Yesterday we noted the instances of Strong’s H8121, shemesh meaning “sun,” as it appeared in Hebrew Scripture. But then there is a single Aramaic counterpart to it that appears in the Old Testament:
A fiery stream issued and came forth from before him: thousand thousands ministered (Strong’s H8120, shemash) unto him, and ten thousand times ten thousand stood before him: the judgment was set, and the books were opened. Dan 7:10
Why Aramaic and not Hebrew? Ahhh … forty years ago when I first moved from merely reading the Bible to studying it in depth, my Strong’s Concordance of the Old Testament stated it was a Hebrew and Chaldean (i.e. Babylonian) dictionary, because of the part of Daniel that was written in Chaldean, under which Daniel 7:10 falls. Mine then was similar to this out of print edition I found on Amazon this morning:
Forty years ago the Strong’s would have said H8120, shemash (Chaldee). Why did they change the Strong’s? Today I note from sources such as this one that Aramaic was the common language of Mesopotamia, of which Babylonia, where Daniel lived and the events of Daniel took place, was a part.
Now here is a puzzle. I note from the original languages as found in the Old Testament, that shemash means, “to minister,” from the Chaldean (Babylonian). The Hebrew concrete noun for “sun,” shemesh, comes from an unused verbal root, not identified, meaning, “to be brilliant.” Brad Scott mentions
The word shamash, which is the verbal root of shemesh, means to serve or minister. The center lamp or candle in the Chanukah lamp, for example, is called the shamash, or ministering candle. It is the candle that bears the light that will light the other candles.
So I searched for the Hebrew primitive root shamash (all Hebrew roots are verbs) meaning, “to serve,” and as yet have not been able to find it. (If someone has a reference for it, please send it my way.) Strong’s tells us the unused verbal root meant “to be brilliant,” not “to serve.” I had previously studied the Hebrew verbal root meaning, “to serve:” it is abad, Strong’s H5647. Thus the puzzle.
If shamash meaning, “servant” was originally from Babylon – and let’s not forget that the name of the Babylonian sun god was Shamash – then how was it that it got mixed up with the Hanukkah candle-lighting ceremony? Could the entire practice be retooled Babylonianism for the Jews, as Christmas on December 25 is retooled Babylonianism for the Christians?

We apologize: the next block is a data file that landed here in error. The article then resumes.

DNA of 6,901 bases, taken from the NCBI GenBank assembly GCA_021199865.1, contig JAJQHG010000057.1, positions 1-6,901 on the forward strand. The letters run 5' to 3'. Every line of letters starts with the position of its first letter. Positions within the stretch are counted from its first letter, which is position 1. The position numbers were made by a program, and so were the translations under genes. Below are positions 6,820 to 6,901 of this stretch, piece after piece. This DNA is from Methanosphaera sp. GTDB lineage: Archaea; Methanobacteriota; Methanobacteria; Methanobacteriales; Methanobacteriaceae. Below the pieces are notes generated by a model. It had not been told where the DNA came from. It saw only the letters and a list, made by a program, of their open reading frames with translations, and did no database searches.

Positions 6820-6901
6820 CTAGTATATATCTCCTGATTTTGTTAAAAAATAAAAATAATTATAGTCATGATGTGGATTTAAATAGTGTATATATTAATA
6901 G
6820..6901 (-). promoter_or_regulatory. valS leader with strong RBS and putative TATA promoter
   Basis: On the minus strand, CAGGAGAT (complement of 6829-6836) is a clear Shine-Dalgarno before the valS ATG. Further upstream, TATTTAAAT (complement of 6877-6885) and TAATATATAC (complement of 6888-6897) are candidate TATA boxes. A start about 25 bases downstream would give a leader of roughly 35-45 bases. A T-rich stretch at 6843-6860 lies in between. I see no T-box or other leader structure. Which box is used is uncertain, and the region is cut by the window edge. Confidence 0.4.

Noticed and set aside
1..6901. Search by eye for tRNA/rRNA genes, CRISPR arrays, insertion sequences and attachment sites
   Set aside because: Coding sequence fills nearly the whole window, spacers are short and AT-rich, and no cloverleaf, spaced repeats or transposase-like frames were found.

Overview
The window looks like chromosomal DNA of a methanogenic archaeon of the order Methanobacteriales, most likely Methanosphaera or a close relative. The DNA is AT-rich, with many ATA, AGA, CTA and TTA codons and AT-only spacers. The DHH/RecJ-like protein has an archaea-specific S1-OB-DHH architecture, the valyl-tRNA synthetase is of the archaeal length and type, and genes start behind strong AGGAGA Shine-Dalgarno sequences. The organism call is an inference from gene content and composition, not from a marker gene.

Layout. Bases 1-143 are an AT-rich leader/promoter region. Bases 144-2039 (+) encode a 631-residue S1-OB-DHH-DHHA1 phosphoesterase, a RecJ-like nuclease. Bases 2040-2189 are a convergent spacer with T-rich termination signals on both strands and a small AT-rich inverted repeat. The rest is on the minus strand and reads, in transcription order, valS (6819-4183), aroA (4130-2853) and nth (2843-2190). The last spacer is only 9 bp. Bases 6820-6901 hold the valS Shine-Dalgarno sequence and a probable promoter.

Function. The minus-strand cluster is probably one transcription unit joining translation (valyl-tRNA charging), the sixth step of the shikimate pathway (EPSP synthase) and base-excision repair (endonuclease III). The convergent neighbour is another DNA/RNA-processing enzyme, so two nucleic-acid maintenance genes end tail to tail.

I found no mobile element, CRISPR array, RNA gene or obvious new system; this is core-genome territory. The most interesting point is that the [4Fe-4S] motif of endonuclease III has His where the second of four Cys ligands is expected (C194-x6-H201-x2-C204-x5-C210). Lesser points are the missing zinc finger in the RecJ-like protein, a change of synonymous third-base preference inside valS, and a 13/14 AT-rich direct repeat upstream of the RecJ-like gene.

[By] burning lamps and lighted candles … according to the established rites of Zoroaster, [so] was the sun-god worshipped. When every Egyptian on the same night was required to light a lamp before his house in the open air, this was an act of homage to the sun, that had veiled its glory by enshrouding itself in a human form. When the Yezidis of Koordistan, at this day, once a year celebrate their festival of “burning lamps,” that, too, is to the honor of Sheikh Shems, or the Sun. Now, what on these high occasions was done on a grand scale was also done on a smaller scale, in the individual acts of worship to their god, by the lighting of lamps and tapers before the favorite divinity. In Babylon, this practice had been exceedingly prevalent, as we learn from the Apocryphal writer of the Book of Baruch. “They (the Babylonians),” says he, “light up lamps to their gods, and that in greater numbers, too, than they do for themselves, although the gods cannot see one of them, and are senseless as the beams of their houses.”
Now, so thoroughly and exclusively Pagan was this custom of lighting up lamps and candles in daylight, that we find Christian writers, such as Lactantius, in the fourth century, exposing the absurdity of the practice, and deriding the Romans “for lighting up candles to God, as if He lived in the dark.” Had such a custom at that time gained the least footing among Christians, Lactantius could never have ridiculed it as he does, as a practice peculiar to Paganism.
Alexander Hislop, The Two Babylons, Chapter V, Section V, Lamps and Wax-Candles
(Please see On the Two Babylons before sending me emails about Hislop – thank you.)
I am finding multiple sources of information as to the later dating of the Hanukkah “miracle” the Hanukkah candle-lighting ceremony is supposed to commemorate, and I will include that in a separate post: hanukkah historical documentation. For me, enough questions have been raised to warrant our family’s suspension of this observance. Shalom, and may Yehovah bless and keep you!